It's always interesting doing grocery shopping in a new country. Trying to find what you're looking for, and comparing prices and how to do things. First, I had to find the right coin to get a shopping cart, then learned how to operate the fancy self serve lock box where we could store our day pack while we shopped. Then, trying to read ingredient labels to check that things were gluten free. Fun stuff!

I bet we were in the grocery store over an hour.

Total bill including six cans of beer (500 ml each, the way beer should be sold!) and a good bottle of Moldvan wine was 127 lei ($42.50 CAD, $32 USD). We bought a half dozen eggs, some ground beef, a bunch of fruits and veggies. I'll go into more detail about prices in another post, but they are very cheap compared to Canada. 

Ruth and Cosmin. Ruth was making a Shephard's Pie for our hosts.

Carmen and the cat, Katya.

Dinner is served! Cosmin, Carmen, Ruth, and Kevin.

Later on, a friend of theirs came over. We were joined by Razvan, a guy who grew up with Cosmin. They were all a great help in planning our future travels, and we solved all the world's problems! Before we knew it, it was midnight! Lots of great conversation. We hit the sack, and didn't get up until 8:00am.

Today, we're off to explore some more. A lot of people say that Bucharest ranks low on the list of worthwhile European capitols, but we're quite liking it so far!

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  1. We actually stayed in one of the corner rooms at that Marriott. I'm enjoying your trip which brings up memories for us.

    1. Looks like it would have been a nice stay there and not too far from downtown. We are happy to bring back some good memories for you.

  2. Agreat first day in Bucharest! I like the buildings, both old and new. Must make sheapards pie soon.

    1. Yes, it was a great day and we love looking at all the different architecture.

      The Shepherd's pie wasn't a true one but it was pretty close and turned out well.

  3. Enjoying your post and pictures. That Shephard's Pie must have been delicious and so agree about the 500 ml beer!

    1. Carmen had mentioned about Shepherd's pie and not ever having it before so I decided to make it for them. It wasn't exact but it tasted delicious all the same. Kevin loves the beer here so far as well as the size and the price of it. :-)

  4. Love these older European cities and you gave us a great first day tour. That old/new building is really extraordinary. The apartment looks very modern.

    1. We love these older European cities, so many old buildings and lots of history to go along with them.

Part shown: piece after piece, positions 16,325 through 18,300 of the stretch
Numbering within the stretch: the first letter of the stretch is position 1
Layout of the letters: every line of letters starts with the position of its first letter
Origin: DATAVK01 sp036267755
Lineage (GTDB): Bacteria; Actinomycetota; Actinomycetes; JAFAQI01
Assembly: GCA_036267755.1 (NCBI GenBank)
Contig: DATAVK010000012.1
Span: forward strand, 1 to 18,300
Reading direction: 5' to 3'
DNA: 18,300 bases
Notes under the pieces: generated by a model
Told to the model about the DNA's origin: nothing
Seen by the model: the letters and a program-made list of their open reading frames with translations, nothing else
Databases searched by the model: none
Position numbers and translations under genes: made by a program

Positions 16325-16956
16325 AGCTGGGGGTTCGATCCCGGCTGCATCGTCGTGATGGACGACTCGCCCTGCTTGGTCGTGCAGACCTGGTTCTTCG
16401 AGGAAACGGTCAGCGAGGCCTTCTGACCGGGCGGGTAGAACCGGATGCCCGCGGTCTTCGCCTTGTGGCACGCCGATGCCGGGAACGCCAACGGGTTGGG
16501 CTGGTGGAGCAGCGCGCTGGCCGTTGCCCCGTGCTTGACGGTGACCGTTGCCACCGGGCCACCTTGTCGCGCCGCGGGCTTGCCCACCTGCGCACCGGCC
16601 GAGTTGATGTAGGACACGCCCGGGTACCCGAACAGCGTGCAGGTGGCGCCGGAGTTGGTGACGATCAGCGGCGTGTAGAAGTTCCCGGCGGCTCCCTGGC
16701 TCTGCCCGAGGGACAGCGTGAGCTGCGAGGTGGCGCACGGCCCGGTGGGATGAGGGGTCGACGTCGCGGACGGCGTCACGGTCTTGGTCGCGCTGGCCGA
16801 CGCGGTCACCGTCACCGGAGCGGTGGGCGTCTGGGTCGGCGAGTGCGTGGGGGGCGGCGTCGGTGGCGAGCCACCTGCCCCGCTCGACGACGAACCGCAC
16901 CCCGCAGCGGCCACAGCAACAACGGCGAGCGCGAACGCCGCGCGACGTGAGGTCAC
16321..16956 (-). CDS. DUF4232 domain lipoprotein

The inside of the apartment is very modern but the hallway and the outside not so much. Cosim did a great job on his apartment.

  5. Very nice tour...lots of impressive buildings. Too bad the fountains weren't on but still enjoyed the design and color. The cathedrals and their paintings were awesome..I love to tour old churches. Your host's apartment looks modern and roomy. Thank you for the tour :-)

    1. P.S. I read they call the palace of parliament ... the cake. Reading this on Wikipedia.

    2. Yes, it was a shame that the fountain wasn't running when we were there but perhaps they shut it off at the beginning of November because of the approaching cold weather. The old churches and monasteries that we entered had paintings on every single piece of the wall and ceiling, it was incredible to see.

      Yes, Cosim and Carmen's apartment is very modern. We enjoyed our stay with them and hope to return there on our way back home in mid December.

  6. Fun day! What does the lei look like?

    1. It was a great day! We will try to remember to take a picture of the money and post it. It looks a bit like Mexican money.

  7. Fascinating! I especially like the colorful umbrellas in the courtyard, and the old/new building.

    1. We were walking down a fairly major road when I glanced down the "alley" and saw the umbrellas so we had to go check them out, they reminded us of some we saw in Seoul, South Korea.

  8. Awesome photos. I love the Bucharest's Palace. It is huge!

    1. Thanks Paul and Marsha! Yes, Bucharest's Palace of Parliament is huge to say the least.

  9. Right away I noticed some similarities between the The Central University Library of Bucharest and Bellas Artes in Mexico City. I thought at first it was possibly the same architect but it turns out they were both built during the art nouveau period. Bellas Artes wasn't finished then because of the Mexican Revolution but the design continued. I just read that during the Romanian Revolution of 1989, a fire was started in the building and over 500,000 books, along with 3,700 manuscripts, were burnt.

    I love history and you guys seem to be in a ripe place for art, history and architecture. Have fun.

    1. I notice the similarities between Mexico and Bucharest...especially the umbrellas.

    2. We have found many similarities between Romania and Mexico so far, even some of the words are similar!

      If you love history and architecture then this is a great place for it. We can't wait to see more of Romania and learn more. You would love it here Chris!

  10. My goodness. That's quite a lot done on just one day. I am glad to be learning so much about Bucharest from your travels.
    (Lone Grey Squirrel)

    1. Yes, we sure walked a lot that day but it was worth every minute of it. We enjoyed wandering around and just stopping here and there at our fancy. We were able to learn as we went because many of the buildings had placards telling us about the history of that particular building.

  11. We have lots of friends in Romania and also traveled there last summer. Even though groceries may seem very cheap to us, they're actually quite expensive for Romanians. As far as I know, VAT is 25% or something and average Romanian salary is below 400 EUR.

    1. Yes, we realize that salaries are much lower here. VAT in Romania was lowered to 20% on January 1, 2016.

  12. I heard you on CBC Ottawa this morning and thought I would check out your blog. So interesting! We also travelled for many years and lived in Bucharest from 1987-1989 (leaving about two months before the collapse). Really enjoyed looking at the photos of Bucharest now. I can't tell you how bleak and dismal it was when we were there and no Romanians would have ever been allowed to enjoy Shepherd's pie with 'foreigners'. I plan to go back and read your blog from the beginning and look forward to future posts too! Safe travels!

    Ottawa, Christmas 2016

    1. Thank you for your lovely comment, so glad that you find it interesting.

      Wow, I can't even begin to think what it must have been like to live in Bucharest just before the collapse. We are so glad that things have changed so much for the better. We really enjoyed our time in Romania and Moldova. We had a lot of fun with many of the locals along with exchanging their culture and ours with them. Lots of great memories.